The Library Relations team has created a page specifically for our newsletter, the Library Ledger. This page allows you to access the current and also previous editions of the Library Ledger. So you can keep up to date about the latest news on PLI Discover PLUS’s content, recent enhancements, search tips, research help, and important announcements!
Listed below are the PLI Course Handbooks published in January 2014:
Commercial Law and Practice
- Recent Developments in Distressed Debt, Restructurings and Workouts 2014
- Secured Transactions 2014: What Lawyers Need to Know about UCC Article 9
- Securities Products of Insurance Companies in the Course of Regulatory Reform 2014
Corporate Law and Practice
- Hedge Fund Compliance & Regulatory Challenges 2014
- Mergers & Acquisitions 2014: Trends and Developments
- Silicon Valley Corporate Law Update 2014
- Understanding Financial Products 2014
Intellectual Property Law
Litigation and Administrative Practice
Real Estate Law and Practice
Tax Law and Estate Planning
If you have any questions or would like to order a title, please email the PLI Library Relations Department or call 877-900-5291.
Our Free Library One-Hour Briefing on Changing from Two to One Legal Database Vendor is Now Available On-Demand!
PLI and LLAGNY have teamed up to offer free one-hour audio briefings for librarians, researchers, attorneys, and allied professionals. Last month we offered a session on moving from two legal database vendors to one, which is now available on-demand!
Our new economic world continually requires cost savings as a constant standard. Law Firms, Legal Departments and Government Libraries have subscribed to multiple major legal vendors since the 1980s. But currently, there are questions as to whether this should remain the standard. Can legal research be effectively performed with only one database? If a choice has to be made, how will that affect the efficacy of legal research?
- Responding to the new normal: How many legal databases can/should we provide?
- Learn what steps should be taken in making the decision to select one vendor.
- Review your usage and content to maximize the offerings in your contract.
- What issues may you face after the decision has been made to go to one vendor?
The program faculty members are: Nancy Hancock of CURRENT ISSUES: A Library Service; Susan van Beek-McKenna of Budd Larner, P.C.; and Tanya Whorton of Crowell & Moring, LLP.
This briefing, featuring instruction from experts in library management, was conceived and created in cooperation with the Law Library Association of Greater New York (LLAGNY) and Practising Law Institute (PLI). This briefing is chaired by Janice E. Henderson, Patricia Barbone and Jill Gray.
Click here to listen to the on-demand program.
The library team at PLI is happy to announce the addition of the Discover PLUS search box. This search widget can be embedded into any page you choose whether it’s your library’s intranet page or standard webpage. It’s our mission to deliver you the most up-to-date valuable information in the most efficient way possible. This new search box will allow your organization and patrons a direct line to over 4,000 segments of legal research. This simple and easy search box allows you to enter a search query without having to open a new window with our designated web address.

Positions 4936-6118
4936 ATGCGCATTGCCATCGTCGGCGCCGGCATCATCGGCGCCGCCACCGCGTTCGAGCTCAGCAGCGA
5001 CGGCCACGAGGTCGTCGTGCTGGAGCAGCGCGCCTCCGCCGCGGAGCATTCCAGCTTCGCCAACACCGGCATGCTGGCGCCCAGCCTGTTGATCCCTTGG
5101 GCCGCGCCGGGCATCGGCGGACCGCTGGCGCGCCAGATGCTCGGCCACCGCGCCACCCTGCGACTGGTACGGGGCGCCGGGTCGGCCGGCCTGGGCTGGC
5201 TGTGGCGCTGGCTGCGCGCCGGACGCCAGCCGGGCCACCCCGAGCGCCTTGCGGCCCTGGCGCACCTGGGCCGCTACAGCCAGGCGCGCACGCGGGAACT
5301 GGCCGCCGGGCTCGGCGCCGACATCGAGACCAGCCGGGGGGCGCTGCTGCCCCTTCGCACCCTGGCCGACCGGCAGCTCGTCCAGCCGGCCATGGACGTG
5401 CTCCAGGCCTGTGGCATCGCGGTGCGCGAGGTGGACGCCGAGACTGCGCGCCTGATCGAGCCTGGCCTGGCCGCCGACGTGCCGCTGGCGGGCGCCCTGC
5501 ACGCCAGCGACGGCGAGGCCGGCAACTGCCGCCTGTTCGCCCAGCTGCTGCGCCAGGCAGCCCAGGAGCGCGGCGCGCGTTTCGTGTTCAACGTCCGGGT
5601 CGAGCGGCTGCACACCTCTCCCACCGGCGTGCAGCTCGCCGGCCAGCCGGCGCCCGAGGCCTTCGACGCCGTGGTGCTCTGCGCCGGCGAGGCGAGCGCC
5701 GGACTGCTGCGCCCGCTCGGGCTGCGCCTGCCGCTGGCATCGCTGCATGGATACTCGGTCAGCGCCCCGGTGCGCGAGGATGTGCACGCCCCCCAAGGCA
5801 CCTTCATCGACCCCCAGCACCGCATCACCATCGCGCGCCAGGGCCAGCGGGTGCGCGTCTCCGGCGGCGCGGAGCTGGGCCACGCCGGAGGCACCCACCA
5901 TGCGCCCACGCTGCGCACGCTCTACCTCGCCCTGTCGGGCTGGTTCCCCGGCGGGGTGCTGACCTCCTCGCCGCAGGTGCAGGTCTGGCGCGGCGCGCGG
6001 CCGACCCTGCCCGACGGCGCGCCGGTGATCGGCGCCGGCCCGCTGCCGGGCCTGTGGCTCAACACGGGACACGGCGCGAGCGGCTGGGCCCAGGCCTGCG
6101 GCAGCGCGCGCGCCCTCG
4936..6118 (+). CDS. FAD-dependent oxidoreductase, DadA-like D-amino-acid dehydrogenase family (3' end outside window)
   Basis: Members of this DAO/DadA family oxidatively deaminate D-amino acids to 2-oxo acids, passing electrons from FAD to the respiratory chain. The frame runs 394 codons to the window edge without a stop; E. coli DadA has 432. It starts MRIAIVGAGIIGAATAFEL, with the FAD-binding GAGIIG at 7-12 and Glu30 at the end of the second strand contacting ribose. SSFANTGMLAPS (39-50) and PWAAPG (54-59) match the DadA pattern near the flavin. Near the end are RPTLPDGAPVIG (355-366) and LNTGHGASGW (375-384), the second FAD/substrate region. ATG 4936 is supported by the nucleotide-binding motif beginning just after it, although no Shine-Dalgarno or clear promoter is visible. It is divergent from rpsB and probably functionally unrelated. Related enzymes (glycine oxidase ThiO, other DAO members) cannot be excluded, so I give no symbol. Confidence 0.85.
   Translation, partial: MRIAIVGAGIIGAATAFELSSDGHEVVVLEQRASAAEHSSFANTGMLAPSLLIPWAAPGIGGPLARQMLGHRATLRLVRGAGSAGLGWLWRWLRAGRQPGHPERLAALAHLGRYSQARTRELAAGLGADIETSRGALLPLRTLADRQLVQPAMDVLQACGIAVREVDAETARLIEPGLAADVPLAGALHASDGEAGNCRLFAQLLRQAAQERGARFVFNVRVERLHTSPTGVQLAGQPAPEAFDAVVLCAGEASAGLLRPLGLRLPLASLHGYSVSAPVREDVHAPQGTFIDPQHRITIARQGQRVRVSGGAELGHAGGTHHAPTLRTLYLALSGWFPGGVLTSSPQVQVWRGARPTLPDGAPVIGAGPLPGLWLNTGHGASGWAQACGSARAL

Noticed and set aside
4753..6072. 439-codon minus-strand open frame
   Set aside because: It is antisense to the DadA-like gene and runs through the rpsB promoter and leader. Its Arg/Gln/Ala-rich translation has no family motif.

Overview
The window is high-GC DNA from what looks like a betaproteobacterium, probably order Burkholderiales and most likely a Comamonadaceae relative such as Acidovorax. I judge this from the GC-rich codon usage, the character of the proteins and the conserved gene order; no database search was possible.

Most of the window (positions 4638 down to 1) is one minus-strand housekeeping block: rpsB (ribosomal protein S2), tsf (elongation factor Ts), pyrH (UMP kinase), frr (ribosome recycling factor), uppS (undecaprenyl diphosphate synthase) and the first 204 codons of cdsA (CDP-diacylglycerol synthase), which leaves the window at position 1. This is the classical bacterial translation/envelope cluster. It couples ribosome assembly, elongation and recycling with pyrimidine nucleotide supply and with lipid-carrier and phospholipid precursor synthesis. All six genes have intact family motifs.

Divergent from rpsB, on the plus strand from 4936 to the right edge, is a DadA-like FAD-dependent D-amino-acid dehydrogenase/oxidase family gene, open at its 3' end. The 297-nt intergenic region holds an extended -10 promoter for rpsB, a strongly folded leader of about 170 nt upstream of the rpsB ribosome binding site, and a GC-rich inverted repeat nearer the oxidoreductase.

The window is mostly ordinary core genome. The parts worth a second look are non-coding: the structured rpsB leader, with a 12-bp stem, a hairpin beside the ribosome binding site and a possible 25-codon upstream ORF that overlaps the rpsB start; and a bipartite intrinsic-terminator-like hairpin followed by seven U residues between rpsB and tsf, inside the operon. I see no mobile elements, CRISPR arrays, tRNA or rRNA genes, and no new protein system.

Interested in adding this to your webpage? Write us at email@example.com and we’ll send you the code.
Or you can test drive the search from our blog.
Discover PLUS was recently featured on Georgetown Law School’s Due Process blog, which keeps students updated about new resources and technology that the Edward Bennett Williams Law Library has to offer.
We’re happy to report that Georgetown is a new Discover PLUS subscriber.
Are you a law school interested in a PLUS subscription? If so, email or call (877-900-5291) us today!
On Monday, January 7, 2014, Practising Law Institute announced our lucky AALS 2014 Answer Book raffle winner, Professor Bill MacDonald of Whittier Law School. Read on to learn more about Professor MacDonald, his thoughts on PLI and on the AALS Annual Meeting, and how he plans on using the eighteen PLI Answer Books he won in the raffle.
Describe your role at Whittier Law School
I am Director of Academic Support. I work mostly with our first- and second-year law students to help them develop facility and confidence in the skills they need to perform well in their classes here. I teach workshops and classes and I meet with students one-on-one to address specific concerns. What I love about this job is the fact that so many students at so many stages of their development as lawyers recognize the value of taking a “big picture” view of their experiences here at Whittier Law, and come to my office seeking guidance and resources not just to help them understand the substantive law, but also to help them develop as learners and students.
Do you use PLI publications? If so, which ones? What do you use them for?
When I was a tax practitioner, I used PLI books on tax planning by Louis Freeman and accessed some of PLI’s online webcasts and learning content. I thought these were great resources.
What are your plans for the Answer Books?
This is my first year as Director of Academic Support, and while we have quite a few PLI books in our main law library, one of my goals is to enhance the holdings of our Academic Support Program library, which many students turn to, on their own or in consultation with me, to help them get a better handle on what they are studying. Your Answer Books are a perfect fit and I am delighted to be able to share them with my students.
What did you think of this year’s AALS meeting? Please share one takeaway from the conference.
I thought this year’s AALS meeting was quite worthwhile – stimulating, informative, and enjoyable. My biggest takeaway was that student services, law school administration, and substantive professors seem to be increasingly interested in working together to enhance law students’ experiences and opportunities from every angle – something that was very gratifying to observe, since that is the stance I’ve taken since arriving at Whittier Law, and it is one to which my colleagues here seem equally committed.
And finally, how did the snow storm affect your travel plans?
Fortunately, I traveled to NY by train from DC, and suffered no ill effects from the storm. In fact, as a native New Englander now living in Southern California, I considered it a blessing that I got to see a few inches of snow before I was forced to return to the endless summer of Surf City.